I’ll be honest: I’m not the biggest poetry fan in the world, but every once in a while, I find a poem that reaches out and grabs me by the heart. That happened this week. I had actually read the poem long before, but some English lessons on the sonnets of John Milton reminded me of it again.
Before you go any further, you need to know a few things about John Milton:
1: He was completely blind by the time he was 44.
2: In one year, he lost his wife, his son, and his sight.
3: Six years later, he lost another wife and child.
It’s pretty safe to say that John Milton did not have an easy life, and out of that strife came some of the best poetry in the world. This poem, Sonnet 23, was written shortly after his second wife died in childbirth and long after Milton had gone blind. It’s so incredibly sad, but at the same time, incredibly beautiful: that Milton loved his late wife so much that he would dream of her as an angel! Go ahead and read it for yourself:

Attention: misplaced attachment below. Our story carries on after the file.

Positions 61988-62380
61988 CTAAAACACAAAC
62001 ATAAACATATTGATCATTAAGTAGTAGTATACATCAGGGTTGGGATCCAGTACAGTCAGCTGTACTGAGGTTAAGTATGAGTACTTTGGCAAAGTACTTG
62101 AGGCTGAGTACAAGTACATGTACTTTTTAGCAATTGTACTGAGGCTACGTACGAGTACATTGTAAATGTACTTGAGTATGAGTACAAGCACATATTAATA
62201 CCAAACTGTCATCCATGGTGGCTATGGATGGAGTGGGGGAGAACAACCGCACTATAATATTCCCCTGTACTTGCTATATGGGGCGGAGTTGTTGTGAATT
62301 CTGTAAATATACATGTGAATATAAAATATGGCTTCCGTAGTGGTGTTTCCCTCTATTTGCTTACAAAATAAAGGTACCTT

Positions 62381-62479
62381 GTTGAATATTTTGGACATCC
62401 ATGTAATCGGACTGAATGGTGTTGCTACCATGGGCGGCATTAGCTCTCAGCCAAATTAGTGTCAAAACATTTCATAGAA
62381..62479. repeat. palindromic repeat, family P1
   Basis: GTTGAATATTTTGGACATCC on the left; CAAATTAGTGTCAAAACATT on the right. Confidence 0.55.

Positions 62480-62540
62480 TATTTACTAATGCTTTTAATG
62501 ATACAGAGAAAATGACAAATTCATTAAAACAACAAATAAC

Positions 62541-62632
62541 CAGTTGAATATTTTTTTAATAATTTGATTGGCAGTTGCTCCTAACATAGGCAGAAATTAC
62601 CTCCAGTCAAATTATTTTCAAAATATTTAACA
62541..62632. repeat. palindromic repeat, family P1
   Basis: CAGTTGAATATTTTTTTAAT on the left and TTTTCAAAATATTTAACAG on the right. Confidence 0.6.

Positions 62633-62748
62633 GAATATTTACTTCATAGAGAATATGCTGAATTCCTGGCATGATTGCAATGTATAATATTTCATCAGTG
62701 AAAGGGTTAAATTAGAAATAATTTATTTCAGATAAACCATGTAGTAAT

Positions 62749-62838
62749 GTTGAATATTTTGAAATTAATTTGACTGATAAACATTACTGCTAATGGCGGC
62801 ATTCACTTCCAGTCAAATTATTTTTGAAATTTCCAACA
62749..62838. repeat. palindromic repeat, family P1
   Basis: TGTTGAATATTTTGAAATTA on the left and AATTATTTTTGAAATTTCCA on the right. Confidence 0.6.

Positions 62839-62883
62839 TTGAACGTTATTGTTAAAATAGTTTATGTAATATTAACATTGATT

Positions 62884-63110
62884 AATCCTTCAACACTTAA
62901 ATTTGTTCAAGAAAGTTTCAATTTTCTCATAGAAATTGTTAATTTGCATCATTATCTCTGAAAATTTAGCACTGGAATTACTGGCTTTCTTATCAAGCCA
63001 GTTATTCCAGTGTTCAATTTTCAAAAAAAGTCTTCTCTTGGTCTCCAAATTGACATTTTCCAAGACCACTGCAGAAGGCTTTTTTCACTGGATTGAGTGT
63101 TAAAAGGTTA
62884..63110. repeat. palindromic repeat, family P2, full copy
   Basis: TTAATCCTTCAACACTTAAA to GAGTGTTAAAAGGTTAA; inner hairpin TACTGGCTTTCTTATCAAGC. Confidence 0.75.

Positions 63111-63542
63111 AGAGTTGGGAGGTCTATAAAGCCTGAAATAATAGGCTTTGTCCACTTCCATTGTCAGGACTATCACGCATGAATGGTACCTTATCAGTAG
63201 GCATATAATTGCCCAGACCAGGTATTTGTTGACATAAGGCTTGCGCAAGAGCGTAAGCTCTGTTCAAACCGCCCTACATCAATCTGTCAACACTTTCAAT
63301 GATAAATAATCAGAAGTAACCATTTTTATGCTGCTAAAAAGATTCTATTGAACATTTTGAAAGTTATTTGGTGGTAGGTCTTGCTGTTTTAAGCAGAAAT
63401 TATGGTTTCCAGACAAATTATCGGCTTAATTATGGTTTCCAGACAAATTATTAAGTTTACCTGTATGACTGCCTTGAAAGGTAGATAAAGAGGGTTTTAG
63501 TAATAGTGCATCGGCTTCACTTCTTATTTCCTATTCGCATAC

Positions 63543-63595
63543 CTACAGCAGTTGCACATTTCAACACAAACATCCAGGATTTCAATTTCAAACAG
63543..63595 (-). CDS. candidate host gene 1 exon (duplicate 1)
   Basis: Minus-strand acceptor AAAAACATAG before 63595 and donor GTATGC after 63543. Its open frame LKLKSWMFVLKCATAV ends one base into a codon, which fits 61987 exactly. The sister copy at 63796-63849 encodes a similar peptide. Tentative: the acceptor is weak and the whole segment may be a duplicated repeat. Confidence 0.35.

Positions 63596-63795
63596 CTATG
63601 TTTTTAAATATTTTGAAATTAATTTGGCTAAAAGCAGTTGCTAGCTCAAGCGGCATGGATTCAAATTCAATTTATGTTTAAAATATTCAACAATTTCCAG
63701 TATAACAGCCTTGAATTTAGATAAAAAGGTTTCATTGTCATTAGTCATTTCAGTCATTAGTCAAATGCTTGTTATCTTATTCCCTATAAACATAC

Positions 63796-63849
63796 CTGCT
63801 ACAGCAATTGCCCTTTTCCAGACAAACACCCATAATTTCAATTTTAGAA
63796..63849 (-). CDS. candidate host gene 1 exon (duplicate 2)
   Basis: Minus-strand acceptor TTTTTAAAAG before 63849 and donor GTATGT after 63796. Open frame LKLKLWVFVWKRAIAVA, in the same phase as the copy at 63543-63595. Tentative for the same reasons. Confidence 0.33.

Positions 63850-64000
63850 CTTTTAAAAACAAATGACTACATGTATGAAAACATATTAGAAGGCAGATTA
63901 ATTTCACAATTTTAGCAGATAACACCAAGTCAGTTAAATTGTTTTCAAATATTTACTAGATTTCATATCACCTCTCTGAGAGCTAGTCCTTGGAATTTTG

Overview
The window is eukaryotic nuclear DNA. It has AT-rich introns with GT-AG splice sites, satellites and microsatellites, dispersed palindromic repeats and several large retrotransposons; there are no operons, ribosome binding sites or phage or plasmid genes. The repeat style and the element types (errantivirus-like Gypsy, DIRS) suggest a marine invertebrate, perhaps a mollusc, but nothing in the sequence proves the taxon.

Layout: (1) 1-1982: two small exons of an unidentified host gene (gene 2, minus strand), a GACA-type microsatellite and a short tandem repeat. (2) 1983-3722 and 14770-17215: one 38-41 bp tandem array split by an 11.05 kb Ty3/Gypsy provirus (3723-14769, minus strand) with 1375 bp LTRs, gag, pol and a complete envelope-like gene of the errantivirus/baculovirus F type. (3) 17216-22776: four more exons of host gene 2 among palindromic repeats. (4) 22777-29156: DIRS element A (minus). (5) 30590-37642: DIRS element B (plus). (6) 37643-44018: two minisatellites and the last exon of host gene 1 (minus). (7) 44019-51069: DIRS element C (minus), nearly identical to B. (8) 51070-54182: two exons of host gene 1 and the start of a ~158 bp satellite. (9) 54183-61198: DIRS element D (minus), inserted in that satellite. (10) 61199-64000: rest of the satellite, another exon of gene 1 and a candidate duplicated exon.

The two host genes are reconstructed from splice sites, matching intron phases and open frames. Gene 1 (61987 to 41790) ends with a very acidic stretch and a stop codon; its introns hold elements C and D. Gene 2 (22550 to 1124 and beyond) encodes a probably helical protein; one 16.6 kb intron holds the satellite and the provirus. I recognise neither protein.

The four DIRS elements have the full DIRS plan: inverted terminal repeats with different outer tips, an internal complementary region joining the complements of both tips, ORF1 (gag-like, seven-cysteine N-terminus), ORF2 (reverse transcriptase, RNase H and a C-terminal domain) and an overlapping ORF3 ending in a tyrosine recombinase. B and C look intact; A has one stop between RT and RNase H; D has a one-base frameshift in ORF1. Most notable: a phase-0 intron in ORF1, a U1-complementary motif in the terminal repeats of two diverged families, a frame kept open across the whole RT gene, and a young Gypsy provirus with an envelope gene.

by John Milton
Methought I saw my late espoused saint
Brought to me like Alcestis, from the grave,
Whom Jove’s great son to her glad husband gave,
Rescued from death by force, though pale and faint.
Mine, as whom wash’d from spot of child-bed taint
Purification in the old Law did save,
And such, as yet once more I trust to have
Full sight of her in Heaven without restraint,
Came vested all in white, pure as her mind:
Her face was veil’d; yet to my fancied sight
Love, sweetness, goodness, in her person shin’d
So clear, as in no face with more delight.
But O, as to embrace me she inclin’d,
I wak’d; she fled; and day brought back my night.